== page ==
From today’s page one Wall Street Journal, “Exports Prop Up Local Economies“:
Much of the world may be struggling with the economic downturn, but life has been getting better in Columbus, Ind., Kingsport, Tenn., and Waterloo, Iowa.
These out-of-the-way places have become trade hot spots as U.S. exports, fueled by the dollar’s fall, continue to provide a rare spark in an otherwise gloomy economy.
While many economists expect a recent snapback in the value of the dollar and a spreading global slowdown to soften that growth, exports have become a key to greater local prosperity more than at any time in decades.
Columbus, population 40,000, is an export powerhouse thanks largely to diesel-engine maker Cummins Inc., which has added 1,000 jobs there since 2003. Kingsport, population 44,000, is home to Eastman Chemical Co., which is spending $1.3 billion to upgrade its sprawling chemical plant there on the strength of its global sales of plastics and fibers. And Waterloo, population 68,000, owes its healthy export economy to Deere & Co., which has announced its second major investment this year of its tractor plant there.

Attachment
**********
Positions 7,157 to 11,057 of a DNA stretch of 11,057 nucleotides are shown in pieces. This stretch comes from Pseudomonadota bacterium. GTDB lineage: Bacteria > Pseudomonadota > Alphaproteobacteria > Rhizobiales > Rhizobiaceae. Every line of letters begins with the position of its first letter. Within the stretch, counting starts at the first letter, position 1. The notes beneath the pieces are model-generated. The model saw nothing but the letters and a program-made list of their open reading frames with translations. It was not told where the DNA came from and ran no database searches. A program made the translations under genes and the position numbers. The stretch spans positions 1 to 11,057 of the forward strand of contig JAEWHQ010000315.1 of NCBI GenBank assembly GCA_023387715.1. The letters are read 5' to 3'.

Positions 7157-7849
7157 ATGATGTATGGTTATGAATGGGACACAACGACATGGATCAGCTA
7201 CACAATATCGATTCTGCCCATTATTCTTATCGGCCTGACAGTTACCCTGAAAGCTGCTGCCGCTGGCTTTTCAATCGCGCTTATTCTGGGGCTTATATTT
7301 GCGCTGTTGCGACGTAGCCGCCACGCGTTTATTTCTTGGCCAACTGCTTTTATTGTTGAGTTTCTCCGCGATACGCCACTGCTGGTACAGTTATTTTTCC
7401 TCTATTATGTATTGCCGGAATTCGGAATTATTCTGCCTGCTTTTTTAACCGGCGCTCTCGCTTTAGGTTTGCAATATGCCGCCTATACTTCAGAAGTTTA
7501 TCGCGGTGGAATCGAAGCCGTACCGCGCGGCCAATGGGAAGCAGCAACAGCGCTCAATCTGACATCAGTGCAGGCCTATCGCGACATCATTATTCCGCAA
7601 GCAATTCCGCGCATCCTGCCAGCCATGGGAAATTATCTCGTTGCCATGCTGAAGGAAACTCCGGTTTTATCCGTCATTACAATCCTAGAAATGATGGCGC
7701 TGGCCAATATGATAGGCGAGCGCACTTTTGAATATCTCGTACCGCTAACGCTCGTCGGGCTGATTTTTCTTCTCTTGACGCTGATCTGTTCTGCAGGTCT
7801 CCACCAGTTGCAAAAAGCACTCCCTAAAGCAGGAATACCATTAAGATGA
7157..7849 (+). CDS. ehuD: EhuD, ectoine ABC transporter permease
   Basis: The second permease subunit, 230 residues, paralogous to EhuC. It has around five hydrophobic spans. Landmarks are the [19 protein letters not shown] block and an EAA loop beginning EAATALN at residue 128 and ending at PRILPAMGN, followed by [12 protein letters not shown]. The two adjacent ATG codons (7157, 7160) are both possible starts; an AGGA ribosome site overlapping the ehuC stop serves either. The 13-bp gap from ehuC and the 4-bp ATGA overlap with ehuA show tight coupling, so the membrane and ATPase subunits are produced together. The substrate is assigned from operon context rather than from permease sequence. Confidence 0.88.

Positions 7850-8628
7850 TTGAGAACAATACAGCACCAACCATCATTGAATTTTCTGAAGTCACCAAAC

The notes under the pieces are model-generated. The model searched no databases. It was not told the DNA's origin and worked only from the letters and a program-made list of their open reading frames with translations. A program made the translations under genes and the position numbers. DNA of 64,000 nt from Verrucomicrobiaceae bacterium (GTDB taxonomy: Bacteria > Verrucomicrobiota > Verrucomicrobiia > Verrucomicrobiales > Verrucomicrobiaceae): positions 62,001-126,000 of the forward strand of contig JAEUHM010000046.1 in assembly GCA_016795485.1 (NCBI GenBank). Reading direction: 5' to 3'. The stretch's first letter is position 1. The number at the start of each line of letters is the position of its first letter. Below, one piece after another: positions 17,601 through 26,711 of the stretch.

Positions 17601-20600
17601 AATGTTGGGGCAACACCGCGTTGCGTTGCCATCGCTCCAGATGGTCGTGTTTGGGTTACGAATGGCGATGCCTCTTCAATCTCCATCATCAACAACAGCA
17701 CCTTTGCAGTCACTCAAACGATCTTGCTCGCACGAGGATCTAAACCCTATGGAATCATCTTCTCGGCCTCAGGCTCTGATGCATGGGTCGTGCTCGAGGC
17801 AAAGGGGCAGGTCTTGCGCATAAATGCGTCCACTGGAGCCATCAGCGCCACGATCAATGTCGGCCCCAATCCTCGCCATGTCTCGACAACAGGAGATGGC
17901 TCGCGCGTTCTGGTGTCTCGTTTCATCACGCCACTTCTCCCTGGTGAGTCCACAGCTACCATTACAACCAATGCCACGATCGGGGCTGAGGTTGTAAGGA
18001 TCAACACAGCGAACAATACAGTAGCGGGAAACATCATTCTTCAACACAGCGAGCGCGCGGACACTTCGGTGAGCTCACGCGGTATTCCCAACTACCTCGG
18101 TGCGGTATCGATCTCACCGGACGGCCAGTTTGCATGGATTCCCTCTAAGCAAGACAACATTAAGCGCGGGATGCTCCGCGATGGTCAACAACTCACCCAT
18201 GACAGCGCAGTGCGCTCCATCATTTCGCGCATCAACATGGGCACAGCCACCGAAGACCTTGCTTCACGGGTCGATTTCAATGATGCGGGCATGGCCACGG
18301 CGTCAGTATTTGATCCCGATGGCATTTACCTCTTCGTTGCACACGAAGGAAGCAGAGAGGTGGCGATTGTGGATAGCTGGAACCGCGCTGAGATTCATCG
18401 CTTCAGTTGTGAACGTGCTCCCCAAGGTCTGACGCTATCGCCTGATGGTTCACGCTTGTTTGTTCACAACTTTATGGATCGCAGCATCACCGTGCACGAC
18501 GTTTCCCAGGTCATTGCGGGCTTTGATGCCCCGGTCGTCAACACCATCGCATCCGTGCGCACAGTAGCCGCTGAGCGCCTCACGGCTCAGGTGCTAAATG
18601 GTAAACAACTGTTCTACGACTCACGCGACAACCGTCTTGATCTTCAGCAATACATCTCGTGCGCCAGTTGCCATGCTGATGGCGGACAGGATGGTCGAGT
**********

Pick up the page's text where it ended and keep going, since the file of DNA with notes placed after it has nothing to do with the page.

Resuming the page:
The stories reaffirms with numerous examples from U.S. manufacturers — and NAM member companies — the themes we emphasize here at the National Association of Manufacturers: U.S. exports are a bright spot in the economy offsetting slowdowns in other sectors, and given their importance it is critically important that Congress enact the three pending Free Trade Agreements with Colombia, Peru and South Korea. See our recent Labor Day report for more.
The article by the Journal’s manufacturing reporter, Timothy Aeppel (who consistently writes accurate, interesting stories), concludes with some observations from Drew Greenblatt, owner of Marlin Steel Wire Product in Baltimore, NAM board member, and tireless testifier to the ability of U.S. manufacturing to compete globally:
Marlin has sold baskets in Mexico and Canada for several years and more recently has found customers far beyond, in places like Denmark, Japan, Israel and New Zealand. “But my all-time favorite is Taiwan,” says Mr. Greenblatt. “Think about the concept: There’s a Chinese shipping clerk over there that opened a box and pulled out wire baskets that say ‘Made in U.S.A.'”
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